AF: It sounds like there’s a shared emphasis on newness. But you’ve taken drastically different routes to get there—Little Brother’s a print magazine that seems to provide an open mix of content, while Dragnet and The Puritan are primarily digital but otherwise seem to take the form of more traditional literary journals. How you present your content—whether it’s in print, online, or whatever—seems to be one of the more difficult choices you’ve faced. Can you talk a little bit about your medium, and the role it plays in how you operate and the type of content you publish?

JHF: On the Internet, we are competing for eyeballs with every organization that delivers content—Buzzfeed is just a click away. As a result, we wanted to make the experience as smooth as possible so people didn’t lose focus and switch to something more immediately rewarding. Although scrolling through a single column of text can work for journalistic writing, we think it appears threatening to casual readers of fiction: from informal polling we found that the “wall of text did not read” reaction was a main reason why people didn’t read fiction online. Our solution, from a technical standpoint, was to lay the magazine out in InDesign as a 16:10 rectangle with the end goal of displaying it as a Flash slideshow, with text flowed into three columns so it would fit nicely on laptop and tablet screens without scrolling or zooming. We also provide it as an .ePub format e-book, which can be loaded onto any e-reader device or smartphone. Our technological decisions, however, do limit the types of poetry we accept: because of the way .ePub files allow text resizing and turning on and off hyphenation and justification, we don’t accept any formatting in poetry beyond line spaces. As well as length of stories and formatting in poetry, our medium also demands that we focus on work that pushes boundaries in terms of content but still fundamentally tells a story, and tells it with good pacing. Although we personally enjoy experimental writing, the Internet reading experience does not lend itself to the sustained level of thought required by some of the more formally challenging works we receive for consideration, so for the purposes of Dragnet we tend to favour more traditional narrative structures.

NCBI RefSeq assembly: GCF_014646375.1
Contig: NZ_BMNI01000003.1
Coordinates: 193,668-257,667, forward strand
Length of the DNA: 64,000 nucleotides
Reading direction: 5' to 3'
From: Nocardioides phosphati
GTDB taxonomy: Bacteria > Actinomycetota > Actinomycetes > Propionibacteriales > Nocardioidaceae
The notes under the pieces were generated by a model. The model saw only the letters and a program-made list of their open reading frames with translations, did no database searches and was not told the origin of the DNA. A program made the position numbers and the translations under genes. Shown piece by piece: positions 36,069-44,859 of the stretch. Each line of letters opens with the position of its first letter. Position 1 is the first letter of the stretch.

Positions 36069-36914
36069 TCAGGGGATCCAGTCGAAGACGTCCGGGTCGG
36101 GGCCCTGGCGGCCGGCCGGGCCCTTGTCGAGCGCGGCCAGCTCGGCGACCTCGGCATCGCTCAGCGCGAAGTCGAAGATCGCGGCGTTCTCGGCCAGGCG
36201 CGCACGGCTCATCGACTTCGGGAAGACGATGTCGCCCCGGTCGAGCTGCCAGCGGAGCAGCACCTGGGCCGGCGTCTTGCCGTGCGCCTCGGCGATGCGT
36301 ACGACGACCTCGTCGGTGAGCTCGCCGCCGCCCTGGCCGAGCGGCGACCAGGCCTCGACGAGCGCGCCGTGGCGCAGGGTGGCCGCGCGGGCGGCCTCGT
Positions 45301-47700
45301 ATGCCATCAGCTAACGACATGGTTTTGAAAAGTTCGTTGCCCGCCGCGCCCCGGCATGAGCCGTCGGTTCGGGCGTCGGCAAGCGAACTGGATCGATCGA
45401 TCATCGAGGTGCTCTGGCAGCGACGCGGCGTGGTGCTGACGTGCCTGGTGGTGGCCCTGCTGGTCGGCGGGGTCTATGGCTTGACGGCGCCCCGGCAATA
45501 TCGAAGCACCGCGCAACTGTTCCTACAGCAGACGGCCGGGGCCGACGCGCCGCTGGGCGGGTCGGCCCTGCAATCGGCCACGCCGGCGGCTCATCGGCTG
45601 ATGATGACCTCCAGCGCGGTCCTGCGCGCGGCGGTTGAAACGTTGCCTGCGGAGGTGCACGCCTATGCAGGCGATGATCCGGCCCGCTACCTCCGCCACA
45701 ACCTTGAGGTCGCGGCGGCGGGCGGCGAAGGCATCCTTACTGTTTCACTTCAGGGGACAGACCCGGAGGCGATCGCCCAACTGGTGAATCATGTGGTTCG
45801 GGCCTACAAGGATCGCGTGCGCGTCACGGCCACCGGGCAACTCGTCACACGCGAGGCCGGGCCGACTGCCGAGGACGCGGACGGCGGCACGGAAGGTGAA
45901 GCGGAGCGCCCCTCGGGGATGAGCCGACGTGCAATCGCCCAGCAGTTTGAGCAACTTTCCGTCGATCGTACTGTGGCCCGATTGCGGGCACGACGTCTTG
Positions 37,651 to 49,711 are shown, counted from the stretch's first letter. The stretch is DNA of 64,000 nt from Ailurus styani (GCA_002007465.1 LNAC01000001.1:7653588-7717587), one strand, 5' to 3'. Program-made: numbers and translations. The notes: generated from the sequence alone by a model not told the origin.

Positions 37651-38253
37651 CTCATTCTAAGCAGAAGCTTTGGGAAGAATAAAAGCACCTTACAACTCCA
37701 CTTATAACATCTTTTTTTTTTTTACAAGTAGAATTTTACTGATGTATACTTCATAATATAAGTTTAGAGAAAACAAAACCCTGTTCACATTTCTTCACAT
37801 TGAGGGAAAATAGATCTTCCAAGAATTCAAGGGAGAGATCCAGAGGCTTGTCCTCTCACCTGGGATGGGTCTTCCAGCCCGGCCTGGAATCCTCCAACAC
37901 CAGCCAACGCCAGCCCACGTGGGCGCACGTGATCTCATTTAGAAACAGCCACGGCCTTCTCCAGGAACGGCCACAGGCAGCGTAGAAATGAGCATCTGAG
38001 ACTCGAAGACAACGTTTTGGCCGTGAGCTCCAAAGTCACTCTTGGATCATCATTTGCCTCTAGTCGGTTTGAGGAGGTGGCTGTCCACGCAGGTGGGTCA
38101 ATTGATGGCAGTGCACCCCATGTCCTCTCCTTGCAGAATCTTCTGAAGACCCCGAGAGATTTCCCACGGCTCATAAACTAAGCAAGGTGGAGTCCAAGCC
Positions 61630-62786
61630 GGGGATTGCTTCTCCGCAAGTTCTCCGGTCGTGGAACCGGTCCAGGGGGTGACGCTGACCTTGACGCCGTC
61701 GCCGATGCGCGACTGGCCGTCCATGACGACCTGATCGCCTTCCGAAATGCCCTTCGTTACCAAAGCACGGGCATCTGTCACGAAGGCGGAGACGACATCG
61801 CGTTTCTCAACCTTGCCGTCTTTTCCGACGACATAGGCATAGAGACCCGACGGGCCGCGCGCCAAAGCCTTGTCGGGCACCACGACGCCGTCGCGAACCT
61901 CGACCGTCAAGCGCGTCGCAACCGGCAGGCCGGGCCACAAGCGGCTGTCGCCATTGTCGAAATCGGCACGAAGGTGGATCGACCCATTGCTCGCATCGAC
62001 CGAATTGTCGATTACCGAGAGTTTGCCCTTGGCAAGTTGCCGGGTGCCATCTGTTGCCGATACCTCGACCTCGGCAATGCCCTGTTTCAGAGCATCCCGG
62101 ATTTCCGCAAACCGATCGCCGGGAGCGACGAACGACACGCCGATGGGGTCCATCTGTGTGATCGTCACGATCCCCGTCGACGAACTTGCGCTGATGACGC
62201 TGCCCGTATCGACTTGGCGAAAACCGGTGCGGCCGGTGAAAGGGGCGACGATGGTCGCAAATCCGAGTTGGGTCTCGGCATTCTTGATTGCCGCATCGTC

EMK: Like Jeremy, I think that form and content reward the reader most when they work harmoniously together. Little Brother is a printed artifact, rather than a digital collection or website, because I wanted to make enough space for long pieces, for experiments, for prose that isn’t forced to hurriedly unfurl itself in the rush of the web. I wanted to collect pieces together and arrange them according to rhythm, should a reader have enough trust in what we’re doing to read them as we present them. I wanted to reward re- rather than half- readings. In short, I wanted a measure of control over the context in which the labours of our contributors could be enjoyed, and it seemed that the best way to do that was to present the work in a medium that doesn’t seem quite so ready to continually interrupt itself.